Survey: Most residents favor urban chickens, rabbits
People cited food, property rights, education, 4-H projects and pest control as reasons to support changing the ordinance
- City Council will hear about residents' responses during a meeting Tuesday evening
- Concerns include composting manure, location of coops, storage of food, slaughtering animals and free range chickens
- Animal shelter director: Changing the ordinance will not create problems if owners are responsible
FARMINGTON — The majority of people who responded to the city of Farmington's survey about keeping chickens and rabbits within city limits support the change.
About 89 percent of the more than 370 people who responded favored the ordinance change. City Council will hear a presentation about the residents' responses during a 6 p.m. meeting Tuesday at City Hall, 800 N. Municipal Dr.
The main reasons cited for keeping the chickens and rabbits were property rights, food, education, 4-H projects and pest control. One person who competed at state science fair using a rabbit genetics study said 4-H helps with college applications.
In addition to the online survey, the city planning and zoning committee had public meetings last week. No one attended the first meeting and 24 people attended the second meeting. Of the 24 people, three opposed the change. According to the council agenda packet, concerns expressed during the meetings included composting manure, placement of enclosures, storage of animal food, slaughtering animals in yards, neighborhood conflicts and people allowing chickens to free range.
The survey generated similar responses in opposition to the change. One person who took the survey suggested pinioning to prevent chickens from flying over fences. Pinioning is when the tip of the bird's wing is surgically removed.
The main reason cited on the survey for opposing the change was negligent care of dogs and cats. Farmington Regional Animals Shelter Director Stacie Voss said it is rare for the shelter to receive abused animals, but there have been cases of neglect. She said neglect cases usually involve well-meaning people who don't have the resources to care for the pet.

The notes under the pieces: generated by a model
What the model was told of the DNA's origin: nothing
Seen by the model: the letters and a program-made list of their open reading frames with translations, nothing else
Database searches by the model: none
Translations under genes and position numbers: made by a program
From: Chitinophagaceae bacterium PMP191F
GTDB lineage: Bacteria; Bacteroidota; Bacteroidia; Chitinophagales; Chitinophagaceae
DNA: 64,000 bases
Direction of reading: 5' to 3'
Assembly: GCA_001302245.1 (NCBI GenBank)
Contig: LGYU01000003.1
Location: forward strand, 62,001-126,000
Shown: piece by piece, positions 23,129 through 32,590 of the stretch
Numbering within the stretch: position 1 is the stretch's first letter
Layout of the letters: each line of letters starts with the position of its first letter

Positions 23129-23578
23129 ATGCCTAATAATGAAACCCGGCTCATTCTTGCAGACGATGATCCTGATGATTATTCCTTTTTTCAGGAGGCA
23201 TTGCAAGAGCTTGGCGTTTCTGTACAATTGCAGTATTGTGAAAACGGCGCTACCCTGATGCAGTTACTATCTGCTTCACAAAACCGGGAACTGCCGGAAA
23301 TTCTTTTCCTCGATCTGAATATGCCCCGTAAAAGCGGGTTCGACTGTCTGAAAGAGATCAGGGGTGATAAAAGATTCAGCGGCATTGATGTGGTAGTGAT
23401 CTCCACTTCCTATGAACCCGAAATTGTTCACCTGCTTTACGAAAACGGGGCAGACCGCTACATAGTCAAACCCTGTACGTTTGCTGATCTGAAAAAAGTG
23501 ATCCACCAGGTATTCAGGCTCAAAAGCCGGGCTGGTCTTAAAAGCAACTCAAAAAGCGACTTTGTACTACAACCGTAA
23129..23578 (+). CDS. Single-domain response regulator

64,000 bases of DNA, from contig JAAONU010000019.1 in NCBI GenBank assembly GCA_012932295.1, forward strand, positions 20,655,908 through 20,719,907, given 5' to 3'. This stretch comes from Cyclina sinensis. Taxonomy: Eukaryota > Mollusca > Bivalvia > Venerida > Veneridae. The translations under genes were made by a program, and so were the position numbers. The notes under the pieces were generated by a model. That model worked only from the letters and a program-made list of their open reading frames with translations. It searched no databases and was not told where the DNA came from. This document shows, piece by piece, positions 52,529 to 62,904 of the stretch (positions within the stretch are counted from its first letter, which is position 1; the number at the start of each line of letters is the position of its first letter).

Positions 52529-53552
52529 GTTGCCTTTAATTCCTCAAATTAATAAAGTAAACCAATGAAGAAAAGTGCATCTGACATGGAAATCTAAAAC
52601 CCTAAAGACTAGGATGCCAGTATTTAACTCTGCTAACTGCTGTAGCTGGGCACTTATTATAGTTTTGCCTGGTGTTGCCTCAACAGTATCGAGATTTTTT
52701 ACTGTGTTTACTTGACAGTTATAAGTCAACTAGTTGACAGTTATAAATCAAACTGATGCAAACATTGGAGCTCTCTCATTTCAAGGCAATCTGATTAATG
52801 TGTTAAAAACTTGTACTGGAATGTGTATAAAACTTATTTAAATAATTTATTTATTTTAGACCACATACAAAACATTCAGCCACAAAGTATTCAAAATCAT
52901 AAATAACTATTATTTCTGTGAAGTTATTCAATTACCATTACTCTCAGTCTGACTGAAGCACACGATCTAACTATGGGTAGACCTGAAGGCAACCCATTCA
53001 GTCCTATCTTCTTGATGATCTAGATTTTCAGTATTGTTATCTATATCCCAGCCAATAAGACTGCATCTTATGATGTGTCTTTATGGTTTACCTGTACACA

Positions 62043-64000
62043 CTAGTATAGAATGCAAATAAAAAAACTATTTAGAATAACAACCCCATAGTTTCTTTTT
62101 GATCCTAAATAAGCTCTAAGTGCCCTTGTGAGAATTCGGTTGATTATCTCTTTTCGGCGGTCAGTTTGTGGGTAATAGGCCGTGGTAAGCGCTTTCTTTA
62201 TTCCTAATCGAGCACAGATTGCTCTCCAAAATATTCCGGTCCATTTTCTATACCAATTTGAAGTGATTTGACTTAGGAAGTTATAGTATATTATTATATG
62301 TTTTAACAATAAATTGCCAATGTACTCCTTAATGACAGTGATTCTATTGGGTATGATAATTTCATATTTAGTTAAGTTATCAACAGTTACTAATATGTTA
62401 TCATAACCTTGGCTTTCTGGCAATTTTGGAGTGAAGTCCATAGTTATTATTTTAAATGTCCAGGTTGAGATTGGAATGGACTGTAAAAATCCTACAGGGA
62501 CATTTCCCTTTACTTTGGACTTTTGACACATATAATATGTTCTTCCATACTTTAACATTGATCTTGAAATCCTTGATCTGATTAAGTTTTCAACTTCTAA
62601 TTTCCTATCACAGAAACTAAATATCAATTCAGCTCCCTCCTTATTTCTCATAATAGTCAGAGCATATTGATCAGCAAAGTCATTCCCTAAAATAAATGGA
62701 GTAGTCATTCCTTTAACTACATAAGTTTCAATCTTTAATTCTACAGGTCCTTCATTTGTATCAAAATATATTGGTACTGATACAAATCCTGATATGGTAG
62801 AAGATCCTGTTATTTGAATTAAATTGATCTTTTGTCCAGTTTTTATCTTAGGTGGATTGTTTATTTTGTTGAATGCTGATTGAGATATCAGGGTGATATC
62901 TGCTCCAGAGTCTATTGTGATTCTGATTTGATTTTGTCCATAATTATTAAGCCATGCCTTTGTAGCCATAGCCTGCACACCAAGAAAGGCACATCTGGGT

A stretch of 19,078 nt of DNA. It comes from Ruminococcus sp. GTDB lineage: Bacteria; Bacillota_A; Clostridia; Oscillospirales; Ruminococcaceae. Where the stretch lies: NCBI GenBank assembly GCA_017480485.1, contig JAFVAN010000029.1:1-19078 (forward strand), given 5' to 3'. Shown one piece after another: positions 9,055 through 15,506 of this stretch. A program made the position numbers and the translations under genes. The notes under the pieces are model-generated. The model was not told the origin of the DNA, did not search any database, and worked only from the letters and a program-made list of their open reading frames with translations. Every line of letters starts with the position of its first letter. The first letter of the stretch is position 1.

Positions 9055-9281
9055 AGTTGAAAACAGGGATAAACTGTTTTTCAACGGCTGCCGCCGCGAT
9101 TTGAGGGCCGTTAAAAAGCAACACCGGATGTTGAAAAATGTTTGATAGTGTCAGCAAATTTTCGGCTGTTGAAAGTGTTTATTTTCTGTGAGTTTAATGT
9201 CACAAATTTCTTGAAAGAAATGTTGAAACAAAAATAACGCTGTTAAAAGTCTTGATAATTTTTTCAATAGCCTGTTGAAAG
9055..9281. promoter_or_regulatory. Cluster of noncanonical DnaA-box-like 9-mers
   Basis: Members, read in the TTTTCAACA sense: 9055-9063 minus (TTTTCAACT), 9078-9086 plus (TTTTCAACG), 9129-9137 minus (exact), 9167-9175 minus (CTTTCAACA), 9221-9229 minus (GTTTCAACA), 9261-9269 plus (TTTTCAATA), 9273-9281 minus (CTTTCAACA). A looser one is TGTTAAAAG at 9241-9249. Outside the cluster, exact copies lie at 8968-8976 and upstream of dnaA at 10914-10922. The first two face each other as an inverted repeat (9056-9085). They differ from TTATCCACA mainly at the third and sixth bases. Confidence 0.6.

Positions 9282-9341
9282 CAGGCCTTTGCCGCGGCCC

One person who responded to the survey said special use permits, which are currently required, encourage people to take better care of their animals. Obtaining a permit can cost $300 to $400, which is why the city is considering changing the ordinance. One person suggested a small fee and inspections.
Despite the ordinance, several roosters have been taken to the Farmington shelter, including a stray earlier this month. Voss said poultry are kept inside kennels in the intake area.
"We don't have a barnyard or anything for them," she said.
While the shelter is not set up for chickens, it has a special room set aside for small mammals like rabbits. Voss encouraged people who want to acquire a pet rabbit or chicken to check the shelter for adoptable animals.
"I think as long as people are responsible with it I don't have any concerns," she said about changing the ordinance.
More people expressed opposition to chickens than rabbits.
"I feel like chickens and rabbits are two different animals (well literally and figuratively) and rules for one might be different than the other," one person wrote. "Unless it's a Cadbury bunny… then it must lay eggs and they must be commercially sold."
Hannah Grover covers government for The Daily Times. She can be reached at 505-564-4652.
By the numbers
89 percent: Favor allowing residents to keep chickens or rabbits
69 percent: Say the city needs cleanliness standards
68 percent: Oppose keeping roosters
40 percent: Favor regulations about coop placement and screening from neighbors houses
34 percent: Oppose commercial sales of eggs and chickens
15 percent: Support requiring neighbors' permission for keeping rabbits and chickens
— Source: City of Farmington